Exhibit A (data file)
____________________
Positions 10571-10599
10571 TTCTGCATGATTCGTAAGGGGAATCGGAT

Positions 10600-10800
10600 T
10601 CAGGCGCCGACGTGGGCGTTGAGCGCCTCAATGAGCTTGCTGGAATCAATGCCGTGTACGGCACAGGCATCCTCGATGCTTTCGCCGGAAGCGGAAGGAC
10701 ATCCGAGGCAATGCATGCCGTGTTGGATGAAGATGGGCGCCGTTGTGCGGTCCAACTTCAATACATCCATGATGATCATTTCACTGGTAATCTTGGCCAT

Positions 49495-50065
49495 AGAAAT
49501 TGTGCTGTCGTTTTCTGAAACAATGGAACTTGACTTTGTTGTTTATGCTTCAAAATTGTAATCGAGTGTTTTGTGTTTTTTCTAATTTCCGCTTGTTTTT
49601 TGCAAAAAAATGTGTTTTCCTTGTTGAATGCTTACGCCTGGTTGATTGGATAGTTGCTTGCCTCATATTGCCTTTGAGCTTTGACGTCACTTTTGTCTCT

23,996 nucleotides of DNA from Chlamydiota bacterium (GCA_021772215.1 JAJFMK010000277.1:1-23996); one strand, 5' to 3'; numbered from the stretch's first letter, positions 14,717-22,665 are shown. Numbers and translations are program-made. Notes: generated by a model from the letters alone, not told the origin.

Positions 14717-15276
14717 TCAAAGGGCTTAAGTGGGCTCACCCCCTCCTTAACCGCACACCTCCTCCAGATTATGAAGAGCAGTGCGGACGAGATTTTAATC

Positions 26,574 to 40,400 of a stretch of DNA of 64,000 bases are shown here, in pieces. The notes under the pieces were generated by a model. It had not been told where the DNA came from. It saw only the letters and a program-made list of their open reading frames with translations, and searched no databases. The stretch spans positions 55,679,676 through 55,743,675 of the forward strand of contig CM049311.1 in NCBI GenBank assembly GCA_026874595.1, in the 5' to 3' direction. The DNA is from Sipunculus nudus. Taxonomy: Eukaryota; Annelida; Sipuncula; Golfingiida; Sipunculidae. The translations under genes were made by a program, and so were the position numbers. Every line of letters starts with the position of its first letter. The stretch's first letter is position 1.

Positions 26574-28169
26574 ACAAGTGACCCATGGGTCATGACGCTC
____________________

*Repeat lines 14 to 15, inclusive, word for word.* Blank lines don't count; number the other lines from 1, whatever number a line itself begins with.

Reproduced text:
Positions 26,574 to 40,400 of a stretch of DNA of 64,000 bases are shown here, in pieces. The notes under the pieces were generated by a model. It had not been told where the DNA came from. It saw only the letters and a program-made list of their open reading frames with translations, and searched no databases. The stretch spans positions 55,679,676 through 55,743,675 of the forward strand of contig CM049311.1 in NCBI GenBank assembly GCA_026874595.1, in the 5' to 3' direction. The DNA is from Sipunculus nudus. Taxonomy: Eukaryota; Annelida; Sipuncula; Golfingiida; Sipunculidae. The translations under genes were made by a program, and so were the position numbers. Every line of letters starts with the position of its first letter. The stretch's first letter is position 1.

Positions 26574-28169